It saddens my soul to watch the world paint an image of the church as a broken, abusive, toxic, profitable performance. It breaks my heart, more so, to know this is grounded is founded evidence. But I come back to the idea of resurrection. As the Body, we are risen. We can shine. We can love. We can restore.

I end in prayer, the only thing left to say:

May the Body heal…itself, the world.

St. Thomas Aquinas

To Read More Synchroblog Responses about This Topic:

GOD–the Almighty Racist and Misogynist: a laywoman wrestles with how to interpret the Bible

The original witch hunt.

Women on a laundry list of “plunder”–well, only virgins. The sexually experienced were just massacred. 

Territorial racism.

Institutionalized slavery.

Unjust punishment.  

These are the footprints in the sand of an Old Testament God who is temperamental, severe…and let’s just say, not a God I want to be like or serve. Is this my God?

Or is this a god as revealed through the cultural, historical, and economical lens of the times?

I have been slowly working my way through the Bible this year. Many mornings I listen to an audio version in the car on the way to work. Stories of slaughter, sacrifice, sexism, slavery, severity swing in the car’s space like a noose.

I have been taught to hold high on a pedestal the idea that all Scripture is God-breathed. The Bible is the faultless word of God. His Spirit has protected its delivery. I am not a Bible scholar, but I just can’t buy this. I cannot bring to the center of my commoner’s faith the conviction that God is cruel; I. just. can’t. Or I won’t.

One of my favorite books to teach is The Things They Carried. Through it, I can stress to my students–and to myself–the importance of story-truth versus happening-truth.

I want you to know why story-truth is truer sometimes than happening-truth.

A thing may happen and be a total lie; another thing may not happen and be truer than the truth.

And this is what I hold onto as I wrestle with the way God is portrayed through Scripture. Ultimately, it is not about facts or events or data… it is about the truth behind the story. And this truth can exist even in a lie. Just as Grace told her Mom on The Good Wife:

I think of it like poetry… it doesn’t have to be literally accurate, but it’s true.

So, then, what is the story-truth?

  • God is what we need:
    • When the Israelites were in danger of disease: let there be laws about sanitation, eating, purification, etc.
    • When the Israelites were frustrated with Pharaoh: let it be said that God hardened his heart.
    • When the Israelites needed to expand and enlarge their territory and progeny: let there be many wives and concubines as well as savage war.
    • When the people needed motivation: let there be a harsh Judge for sinners and their successors.
    • When the people needed a second-chance: let there be Mercy.
  • God’s story (HISstory) is told through the lens and with the language of the current culture:
    • In the Old Testament, there is sexism, racism, savagery, slavery, and cold-blooded murder. This reflects the culture of the BCE Biblical Middle East.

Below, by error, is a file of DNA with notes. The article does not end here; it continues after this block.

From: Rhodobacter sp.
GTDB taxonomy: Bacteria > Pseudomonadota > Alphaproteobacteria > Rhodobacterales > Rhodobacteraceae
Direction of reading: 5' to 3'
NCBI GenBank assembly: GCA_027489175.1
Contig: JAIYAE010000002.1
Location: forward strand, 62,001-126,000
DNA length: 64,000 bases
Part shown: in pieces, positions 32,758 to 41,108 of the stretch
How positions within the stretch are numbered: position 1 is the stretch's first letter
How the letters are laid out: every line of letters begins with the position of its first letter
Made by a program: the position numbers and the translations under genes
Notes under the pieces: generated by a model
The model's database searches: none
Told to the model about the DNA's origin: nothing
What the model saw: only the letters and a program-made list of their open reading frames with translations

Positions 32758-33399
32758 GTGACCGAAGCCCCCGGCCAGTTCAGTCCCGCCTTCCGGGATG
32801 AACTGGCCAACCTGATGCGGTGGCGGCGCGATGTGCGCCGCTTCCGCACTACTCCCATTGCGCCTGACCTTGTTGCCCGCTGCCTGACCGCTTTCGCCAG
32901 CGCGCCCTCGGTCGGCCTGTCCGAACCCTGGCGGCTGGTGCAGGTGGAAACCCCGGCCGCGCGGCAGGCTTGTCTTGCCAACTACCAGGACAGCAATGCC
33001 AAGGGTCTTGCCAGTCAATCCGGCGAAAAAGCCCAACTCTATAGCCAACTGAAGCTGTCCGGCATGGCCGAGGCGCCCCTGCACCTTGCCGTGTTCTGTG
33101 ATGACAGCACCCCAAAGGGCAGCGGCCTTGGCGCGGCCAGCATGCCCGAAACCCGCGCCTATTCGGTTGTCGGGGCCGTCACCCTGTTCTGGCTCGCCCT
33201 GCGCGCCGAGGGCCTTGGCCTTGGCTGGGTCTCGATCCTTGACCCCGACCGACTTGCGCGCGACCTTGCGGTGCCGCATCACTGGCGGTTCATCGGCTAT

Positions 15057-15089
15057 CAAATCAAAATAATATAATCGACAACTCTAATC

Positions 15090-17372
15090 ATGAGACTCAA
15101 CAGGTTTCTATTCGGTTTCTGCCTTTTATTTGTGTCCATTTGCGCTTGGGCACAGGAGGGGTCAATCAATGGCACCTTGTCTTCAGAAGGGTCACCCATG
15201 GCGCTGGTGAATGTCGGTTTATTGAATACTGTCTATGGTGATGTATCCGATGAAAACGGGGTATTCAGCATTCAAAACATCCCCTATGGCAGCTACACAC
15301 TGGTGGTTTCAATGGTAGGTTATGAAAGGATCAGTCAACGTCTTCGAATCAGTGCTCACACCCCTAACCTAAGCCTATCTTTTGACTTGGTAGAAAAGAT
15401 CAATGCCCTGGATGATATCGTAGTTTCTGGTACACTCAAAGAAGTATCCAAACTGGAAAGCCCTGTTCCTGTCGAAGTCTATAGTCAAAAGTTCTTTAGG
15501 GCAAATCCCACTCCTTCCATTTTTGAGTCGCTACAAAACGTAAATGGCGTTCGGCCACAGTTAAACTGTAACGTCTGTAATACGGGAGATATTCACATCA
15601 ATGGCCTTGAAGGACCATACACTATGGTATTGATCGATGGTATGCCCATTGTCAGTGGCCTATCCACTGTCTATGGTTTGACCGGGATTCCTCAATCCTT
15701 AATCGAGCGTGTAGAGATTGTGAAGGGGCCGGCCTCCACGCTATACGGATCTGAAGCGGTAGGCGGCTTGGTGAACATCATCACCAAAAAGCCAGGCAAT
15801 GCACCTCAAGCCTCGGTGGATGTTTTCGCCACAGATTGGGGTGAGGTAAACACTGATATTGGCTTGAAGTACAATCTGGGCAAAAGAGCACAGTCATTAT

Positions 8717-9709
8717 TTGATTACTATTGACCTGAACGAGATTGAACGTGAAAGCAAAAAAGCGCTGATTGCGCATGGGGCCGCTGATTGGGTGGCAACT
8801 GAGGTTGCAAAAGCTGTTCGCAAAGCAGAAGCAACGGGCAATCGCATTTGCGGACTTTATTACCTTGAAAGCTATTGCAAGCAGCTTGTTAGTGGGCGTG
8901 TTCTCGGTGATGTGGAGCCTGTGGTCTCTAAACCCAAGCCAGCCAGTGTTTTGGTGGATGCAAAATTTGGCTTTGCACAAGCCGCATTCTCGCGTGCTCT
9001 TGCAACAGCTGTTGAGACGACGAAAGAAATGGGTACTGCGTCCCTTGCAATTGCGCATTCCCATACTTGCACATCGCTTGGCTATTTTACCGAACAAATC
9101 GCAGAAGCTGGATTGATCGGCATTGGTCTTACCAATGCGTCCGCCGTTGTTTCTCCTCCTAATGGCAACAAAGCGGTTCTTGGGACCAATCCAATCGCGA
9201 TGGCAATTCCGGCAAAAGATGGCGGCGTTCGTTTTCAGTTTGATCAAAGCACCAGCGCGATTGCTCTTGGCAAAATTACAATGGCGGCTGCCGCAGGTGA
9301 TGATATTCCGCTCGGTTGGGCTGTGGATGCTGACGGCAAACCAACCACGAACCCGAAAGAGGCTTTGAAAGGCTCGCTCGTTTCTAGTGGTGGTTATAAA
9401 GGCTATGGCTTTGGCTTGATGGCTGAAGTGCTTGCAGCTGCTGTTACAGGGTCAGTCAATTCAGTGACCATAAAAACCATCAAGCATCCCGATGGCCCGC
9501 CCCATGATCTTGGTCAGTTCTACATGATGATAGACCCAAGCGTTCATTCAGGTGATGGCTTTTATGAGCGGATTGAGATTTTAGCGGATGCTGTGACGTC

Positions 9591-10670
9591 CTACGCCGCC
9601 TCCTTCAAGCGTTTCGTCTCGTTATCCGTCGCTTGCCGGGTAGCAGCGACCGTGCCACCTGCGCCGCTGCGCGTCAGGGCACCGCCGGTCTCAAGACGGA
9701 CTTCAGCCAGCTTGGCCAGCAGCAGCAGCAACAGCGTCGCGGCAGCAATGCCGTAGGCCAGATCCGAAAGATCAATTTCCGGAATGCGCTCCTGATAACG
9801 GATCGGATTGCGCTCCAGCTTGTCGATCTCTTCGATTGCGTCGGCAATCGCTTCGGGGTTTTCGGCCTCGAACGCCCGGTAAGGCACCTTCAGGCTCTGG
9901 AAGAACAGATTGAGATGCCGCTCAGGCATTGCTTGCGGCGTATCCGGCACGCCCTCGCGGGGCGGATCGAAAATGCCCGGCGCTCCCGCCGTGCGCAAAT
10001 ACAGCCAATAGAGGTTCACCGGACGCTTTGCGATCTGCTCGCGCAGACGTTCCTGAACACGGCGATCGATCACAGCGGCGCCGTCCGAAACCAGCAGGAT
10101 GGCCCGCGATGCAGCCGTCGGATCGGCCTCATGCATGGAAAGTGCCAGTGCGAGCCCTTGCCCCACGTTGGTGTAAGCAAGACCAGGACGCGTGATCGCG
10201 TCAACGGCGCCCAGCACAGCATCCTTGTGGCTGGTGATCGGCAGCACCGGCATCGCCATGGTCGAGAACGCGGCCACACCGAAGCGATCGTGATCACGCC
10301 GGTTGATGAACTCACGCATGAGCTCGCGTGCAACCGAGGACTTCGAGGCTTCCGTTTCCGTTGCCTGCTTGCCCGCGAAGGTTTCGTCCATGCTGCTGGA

• In the New Testament, there is sexism, racism, savagery, slavery, and cold-blooded murder. This reflects the culture of the CE Biblical Middle East.
  • Jesus, hallelujah, dismantles both aforementioned points entirely.
    • The Old Testament books and the New Testament books reveal a God who is what we need as reflected in our current culture. However, gloriously, Jesus the renegade comes along and simultaneously nullifies and fulfills these obligations.
      • Jesus spends his time with the sinners, not the elite.
      • Jesus surrounds himself with women.
      • Jesus takes time on those society has deemed unworthy–the foreigners, the sick, the unclean.
      • Jesus unravels the idea that God perpetually punishes the posterity.
      • Jesus challenges the leaders who represent the dominant culture.
      • Jesus counters the cultural norm that as the Messiah he was to overthrow the government with violent revolution. Instead, he loves–subversively.
    • Jesus is neither Old Testament or New Testament. He is THE testament, the truest testimony of a God who all along has just wanted an authentic relationship with His people. A relationship that means He will mirror the culture to find a way in, but also that He will supersede the culture to show the better relationship that He offers.

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Mom Voyage - Adventures of a Fulltime RV Mom

Just another WordPress.com site

AFFECTIVE LIVING

Teaching. Learning. Living.

Mostly True Stories of K. Renae P.

My Adventures in Teaching and Learning

synchroblog

diverse voices. monthly topics. good conversations.

Done with Religion

Written by Jim Gordon - Living with God Outside the Walls of Religion

candidkay

Taking the journey, bumps and all

jenny's lark

the beauty of an ordinary life

Nonlinear Compilations

Parenting, teaching, writing, and learning to find beauty in the present